CGD Podcast Bonus – Introducing The Dinofarm Community Podcast

Hi everyone! This week, instead of a normal Clockwork Game Design Podcast episode, I bring you an episode of another podcast that I was very recently on – the Dinofarm Community Podcast. This is a podcast hosted and run by members of the Dinofarm Games community, over on the discord and forums. I came on this episode, #3, to discuss core mechanisms, and we contrasted them with Redless’ idea about core decisions. Overall, it was a good conversation, one that I think Clockwork Game Design podcast listeners will get a lot out of.

Enjoy! And subscribe to the Dinofarm Community Podcast, which will have new episodes weekly.

Minimize calculation (in games worth playing)

This is a short follow-up to my article, “Uncapped Look-Ahead and the Information Horizon“, in which I proposed the concept of an information horizon: the distance between the current turn, and the point at which information becomes known to a player (usually, but not always, this means that it has become “public information”).

A simpler way to word it is, “how much time do players have to react to new information?” In the case of rolling a die to hit, you have zero time to respond, so in this case the “information horizon” would be right up in the player’s face. Alternatively, drawing cards to a public market or revealing new terrain via fog of war tends to lend the player a few turns / some time to respond to that new information before it affects the gamestate.

I also discussed the issue in Episode 6 of the 3 Minute Game Design YouTube series.

This concept is important because one of my guidelines for strategy game design is that, as I talk about in the video, if the information horizon is too close, the line of causality and the final outcome quickly starts being disassociated with that of the player’s performance—which is what we’re trying to measure in a strategy game, after all. If the information horizon is too far away, we get a “look-ahead contest” situation where it largely comes down to who calculated (solved) more of the available game state. This is mostly a brief review of things I’ve talked about the above linked articles/videos.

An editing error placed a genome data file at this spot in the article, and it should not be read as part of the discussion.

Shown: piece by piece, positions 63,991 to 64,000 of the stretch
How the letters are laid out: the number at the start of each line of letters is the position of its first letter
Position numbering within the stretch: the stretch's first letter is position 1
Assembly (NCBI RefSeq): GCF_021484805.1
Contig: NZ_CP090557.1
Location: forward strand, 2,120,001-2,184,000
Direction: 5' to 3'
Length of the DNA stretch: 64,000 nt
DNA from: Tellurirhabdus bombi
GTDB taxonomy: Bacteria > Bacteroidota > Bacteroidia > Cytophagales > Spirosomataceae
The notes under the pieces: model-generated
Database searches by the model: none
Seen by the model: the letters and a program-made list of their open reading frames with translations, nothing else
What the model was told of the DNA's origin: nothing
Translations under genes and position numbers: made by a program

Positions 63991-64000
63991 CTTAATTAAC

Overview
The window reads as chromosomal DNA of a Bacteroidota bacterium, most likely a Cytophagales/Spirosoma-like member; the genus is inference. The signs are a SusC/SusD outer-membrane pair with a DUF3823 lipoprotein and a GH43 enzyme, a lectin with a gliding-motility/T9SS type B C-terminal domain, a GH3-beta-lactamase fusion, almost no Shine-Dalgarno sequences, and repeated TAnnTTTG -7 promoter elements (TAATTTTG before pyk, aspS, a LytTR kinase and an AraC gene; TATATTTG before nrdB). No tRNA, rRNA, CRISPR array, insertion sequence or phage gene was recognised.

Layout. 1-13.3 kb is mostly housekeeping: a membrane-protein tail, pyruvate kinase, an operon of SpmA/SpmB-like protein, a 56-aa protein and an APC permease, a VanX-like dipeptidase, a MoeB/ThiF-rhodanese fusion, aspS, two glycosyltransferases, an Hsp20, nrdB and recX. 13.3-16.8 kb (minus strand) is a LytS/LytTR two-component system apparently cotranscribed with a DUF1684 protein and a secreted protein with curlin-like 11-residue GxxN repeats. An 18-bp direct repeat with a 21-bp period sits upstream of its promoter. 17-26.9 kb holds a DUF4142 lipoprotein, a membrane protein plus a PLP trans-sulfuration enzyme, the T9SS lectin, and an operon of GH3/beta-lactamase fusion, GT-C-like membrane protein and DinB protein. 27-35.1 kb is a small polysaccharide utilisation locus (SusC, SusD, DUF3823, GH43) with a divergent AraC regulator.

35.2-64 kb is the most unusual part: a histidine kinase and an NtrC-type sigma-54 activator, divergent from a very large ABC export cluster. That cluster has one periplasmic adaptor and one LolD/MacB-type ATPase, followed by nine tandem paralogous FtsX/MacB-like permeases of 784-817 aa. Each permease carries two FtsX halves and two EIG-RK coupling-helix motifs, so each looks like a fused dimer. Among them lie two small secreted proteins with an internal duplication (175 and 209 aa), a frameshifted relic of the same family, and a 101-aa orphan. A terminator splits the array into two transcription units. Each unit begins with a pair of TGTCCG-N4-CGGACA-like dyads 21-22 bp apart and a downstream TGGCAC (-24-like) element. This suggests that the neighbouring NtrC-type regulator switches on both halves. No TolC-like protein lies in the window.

The new thing I want to suggest today is: Assuming a reasonable degree of goal feedback efficiency, we should strive for as little calculation as possible. To phrase it another way, in any game that’s good enough to be worth playing, you should try to minimize the amount of calculation that’s possible.

A reasonable degree of goal feedback efficiency

When we look at a game, “goal feedback efficiency” is a rough approximation that we can make that describes how accurate the end state of the game is with regards to player performance. A game with perfect goal feedback efficiency would give a win to the player who made stronger inputs 100% of the time. A game with good goal feedback efficiency would give a win to the player who made stronger inputs somewhere about 90% of the time.

Every game needs to have a pretty high degree of this, without exception. I’m not sure what the number exactly is, but I would say if it gets much lower than, say, 85-ish%, it starts becoming hard to “trust” a game. If you have less efficiency than that, it becomes hard to defend playing the game.

I would not play a 75% efficiency game. Why? Because a quarter of my matches are sending me false signals about my performance. That might not sound like too big a deal, but it becomes a very big deal when the player has no way of really knowing which matches are the false signals and which aren’t.

The classic answer to this problem is that figuring out which matches to believe and which to chalk up to randomness is part of the skill of the game. First, this strikes me as an attempt to make excuses for what exists, rather than an actual suggestion about what makes for good game design.

But beyond that, I don’t think that this is possible in an unsolved game. It’s hard for me to believe that a person could play a complex game, barely cling to enough understanding to pull off a win, and then also, on top of that, have enough additional systemic understanding to determine that this win was because of random effects and not their own agency. In other words: if you have a balanced game, players will be understanding the system just well enough to win or lose – they will be playing at their maximum capacity. So it’s unreasonable to expect players to be able to also interpret their win/loss as to whether it’s just based on randomness or not.

Ideally, games would have a 95+% efficiency rating, and I actually don’t think that that’s too hard to pull off. It doesn’t mean you can’t have some random variance; it just means that the random variance should be sufficiently input variance so that players can account for it, and to the extent that there is some output variance, they’re small enough in impact and there are enough of them so that they mostly average out. Hundreds of small (+-10%) random damage variance over the course of a match is probably OK, but a couple of critical card-draw failures throughout a match probably isn’t.

This is actually a pretty practical concern. Having a low efficiency rating means it will simply take the player too long to explore your system. In the finite number of hours they’re going to give your game, the amount of “effective depth” (depth the player can access) drops quickly after 95% and then plummets when you go much lower.

Of course, today’s game players who are used to playing stuff like Hearthstone will probably do it anyway, but for game designers who want to potentially someday make something better than Hearthstone, it is critical that we understand and internalize this idea.

 

…As little calculation as possible